Four young Belgian film students decided to make a movie about a serial killer. As they had very little money, and in fact had to shut down the movie on several occasions until more funding could be found, they chose to do it in the cheapest way possible: a faux-documentary. Benoit Poelvoorde plays a charismatic serial killer named Ben who shows the documentary crew every aspect of his brutal and disturbing crimes as the crew eventually are forced to get involved and aid him. The film is a very black comedy, and much of the humor comes from the graphically violent images and the fact that a number of soundmen are killed during the film, a possible reference to Spinal Tap’s string of unlucky drummers. Director Remy Belvaux, camera man Andre Bonzel, and Poelvoorde all wrote the film and appear in it using their real first names and use Poelvoorde’s real family for a few sequences. The problem is they didn’t tell his mother and grandparents that the film was a fake and so when it came time to shoot the scene where they visit Ben in jail, his mother had no idea it was all a ruse and her reaction upon seeing her son in prison for heinous murder is entirely genuine. Rule 1 of filmmaking: Don’t let your mom thnk you’re a serial killer. The film is rated NC-17 in the United States for the graphic violence and for a particularly disturbing rape scene.
GHOSTWATCH – (Television Special, 1992)
On Halloween 1992, BBC1 aired a “special presentation” entitled Ghostwatch, which was a show discussing the possible existence of paranormal activity and specifically to investigate whether there might actually be a poltergeist haunting a specific house in Northolt, Greater London. As the 90-minute special went on, strange occurrences really did start happening at the house and the host and experts back in the studio debated the validity of the family’s claim that a ghost they called “Pipes” really did inhabit their home. By the end of the special, the ghost had made its way to the studio and began disrupting the broadcast. Despite a “written by” credit at the beginning, a full cast list at the end, and the fact that it was shown in a traditional drama timeslot, a great many viewers thought they actually were watching true, live television and that they were seeing real paranormal phenomena. A number of factors contributed to this, including the use of well-known British television presenters and personalities playing themselves as the hosts, the use of the actual BBC number for the scripted viewer call-ins, and the overall realism with which everything was played. It’s truly remarkable just how boring (in a good way) the show is at the beginning. It seems 100% legitimate, and nothing about it seems staged. Throughout the special, savvy viewers noticed images of the ghost in question that were never discussed, making them believe they really were seeing something. After the broadcast, the BBC received numerous complaints about the disturbing and graphic nature of the program and how the use of trusted children’s TV presenter Sarah Greene led parents to allow their children to watch thinking it completely safe, only to have Greene get sucked into hell at the end. People really did believe she’d been killed. I guess people should have remembered Orson Welles’ Halloween trick. The film has grown a huge cult following despite having never been allowed to be retransmitted on British television.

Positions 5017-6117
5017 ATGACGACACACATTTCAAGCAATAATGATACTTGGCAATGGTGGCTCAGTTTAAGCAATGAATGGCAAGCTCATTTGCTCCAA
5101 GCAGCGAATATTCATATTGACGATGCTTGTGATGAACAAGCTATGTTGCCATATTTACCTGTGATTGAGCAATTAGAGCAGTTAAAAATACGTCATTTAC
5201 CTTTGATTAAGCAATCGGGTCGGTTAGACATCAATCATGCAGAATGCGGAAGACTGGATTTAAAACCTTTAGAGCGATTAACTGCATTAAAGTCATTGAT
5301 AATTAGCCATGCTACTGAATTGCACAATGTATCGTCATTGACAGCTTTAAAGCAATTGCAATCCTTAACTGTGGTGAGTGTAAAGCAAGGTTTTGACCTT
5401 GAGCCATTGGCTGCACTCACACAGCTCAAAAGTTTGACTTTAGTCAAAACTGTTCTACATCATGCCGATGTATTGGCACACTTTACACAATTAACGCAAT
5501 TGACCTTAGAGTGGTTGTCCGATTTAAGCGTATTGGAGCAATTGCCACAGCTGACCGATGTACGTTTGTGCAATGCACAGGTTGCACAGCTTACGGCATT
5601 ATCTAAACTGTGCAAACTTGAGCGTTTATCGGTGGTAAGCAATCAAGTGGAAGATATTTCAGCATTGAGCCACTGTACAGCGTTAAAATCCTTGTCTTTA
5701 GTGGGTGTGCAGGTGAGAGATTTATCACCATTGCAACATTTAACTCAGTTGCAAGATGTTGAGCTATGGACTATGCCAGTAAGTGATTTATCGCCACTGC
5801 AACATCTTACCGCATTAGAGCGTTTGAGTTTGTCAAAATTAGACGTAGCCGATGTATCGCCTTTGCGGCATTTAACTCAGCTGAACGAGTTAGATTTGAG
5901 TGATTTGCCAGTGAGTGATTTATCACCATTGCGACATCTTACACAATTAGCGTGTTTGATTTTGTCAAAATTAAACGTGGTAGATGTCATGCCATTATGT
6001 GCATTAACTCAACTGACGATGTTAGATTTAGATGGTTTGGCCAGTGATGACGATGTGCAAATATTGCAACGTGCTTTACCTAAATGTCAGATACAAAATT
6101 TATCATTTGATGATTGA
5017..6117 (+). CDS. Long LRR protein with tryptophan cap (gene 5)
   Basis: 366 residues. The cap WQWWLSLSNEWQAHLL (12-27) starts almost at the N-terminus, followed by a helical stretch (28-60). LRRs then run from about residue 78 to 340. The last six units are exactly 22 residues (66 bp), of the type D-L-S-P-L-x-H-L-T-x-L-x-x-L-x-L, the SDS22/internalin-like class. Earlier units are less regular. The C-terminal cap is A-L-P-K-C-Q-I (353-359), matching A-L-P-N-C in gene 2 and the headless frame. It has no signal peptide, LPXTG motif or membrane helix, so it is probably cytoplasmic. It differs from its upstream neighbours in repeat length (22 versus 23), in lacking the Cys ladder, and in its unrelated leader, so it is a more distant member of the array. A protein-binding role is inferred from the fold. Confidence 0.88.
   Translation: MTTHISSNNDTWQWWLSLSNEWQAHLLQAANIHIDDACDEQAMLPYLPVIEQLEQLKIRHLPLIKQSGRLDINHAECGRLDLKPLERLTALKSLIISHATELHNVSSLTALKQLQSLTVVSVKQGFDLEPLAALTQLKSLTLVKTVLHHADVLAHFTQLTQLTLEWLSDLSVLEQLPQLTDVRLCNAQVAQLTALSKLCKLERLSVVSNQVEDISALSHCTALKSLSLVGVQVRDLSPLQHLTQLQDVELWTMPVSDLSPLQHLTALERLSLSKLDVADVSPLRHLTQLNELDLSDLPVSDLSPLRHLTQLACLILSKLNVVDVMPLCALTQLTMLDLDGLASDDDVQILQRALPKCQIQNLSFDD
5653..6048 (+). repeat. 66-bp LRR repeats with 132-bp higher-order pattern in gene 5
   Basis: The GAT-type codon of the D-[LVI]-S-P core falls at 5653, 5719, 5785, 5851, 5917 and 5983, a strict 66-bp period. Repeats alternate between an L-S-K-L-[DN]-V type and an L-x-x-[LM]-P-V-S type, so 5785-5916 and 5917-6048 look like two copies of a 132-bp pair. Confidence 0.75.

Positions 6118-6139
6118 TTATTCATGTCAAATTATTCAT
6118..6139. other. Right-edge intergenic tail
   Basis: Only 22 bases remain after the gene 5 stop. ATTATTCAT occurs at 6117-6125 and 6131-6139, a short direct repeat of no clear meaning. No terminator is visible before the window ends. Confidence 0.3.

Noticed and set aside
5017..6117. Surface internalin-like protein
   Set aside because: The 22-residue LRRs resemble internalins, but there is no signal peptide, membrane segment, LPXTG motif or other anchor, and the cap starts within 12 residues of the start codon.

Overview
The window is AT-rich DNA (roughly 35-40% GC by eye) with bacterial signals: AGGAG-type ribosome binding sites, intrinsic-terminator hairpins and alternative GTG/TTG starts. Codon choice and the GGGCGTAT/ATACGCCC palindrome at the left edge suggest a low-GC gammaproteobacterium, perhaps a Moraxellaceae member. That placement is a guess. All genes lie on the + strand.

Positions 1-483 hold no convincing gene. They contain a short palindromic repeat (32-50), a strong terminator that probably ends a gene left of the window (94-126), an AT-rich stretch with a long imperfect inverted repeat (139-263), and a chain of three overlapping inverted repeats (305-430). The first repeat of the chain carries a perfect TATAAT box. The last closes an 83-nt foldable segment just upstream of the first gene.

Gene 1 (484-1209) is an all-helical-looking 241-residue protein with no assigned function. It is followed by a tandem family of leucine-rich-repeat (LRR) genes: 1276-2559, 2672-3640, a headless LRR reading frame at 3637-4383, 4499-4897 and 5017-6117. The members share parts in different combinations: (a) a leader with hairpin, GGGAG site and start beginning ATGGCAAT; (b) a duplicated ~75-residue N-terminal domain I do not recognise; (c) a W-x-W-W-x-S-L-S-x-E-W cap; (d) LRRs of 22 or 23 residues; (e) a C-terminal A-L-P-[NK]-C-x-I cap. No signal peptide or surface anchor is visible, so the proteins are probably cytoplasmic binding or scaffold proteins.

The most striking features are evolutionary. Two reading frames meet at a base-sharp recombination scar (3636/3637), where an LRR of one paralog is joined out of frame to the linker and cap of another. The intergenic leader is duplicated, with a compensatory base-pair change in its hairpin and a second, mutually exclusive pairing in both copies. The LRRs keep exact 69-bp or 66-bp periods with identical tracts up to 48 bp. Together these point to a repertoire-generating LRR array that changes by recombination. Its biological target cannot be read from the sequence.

Seek these things out, most are available on the internet somewhere, and see how effective you think they are. They’re certainly more believable than most reality TV.
-Kanderson might be real, but might also be scripted. Follow him on TWITTER to find out for sure.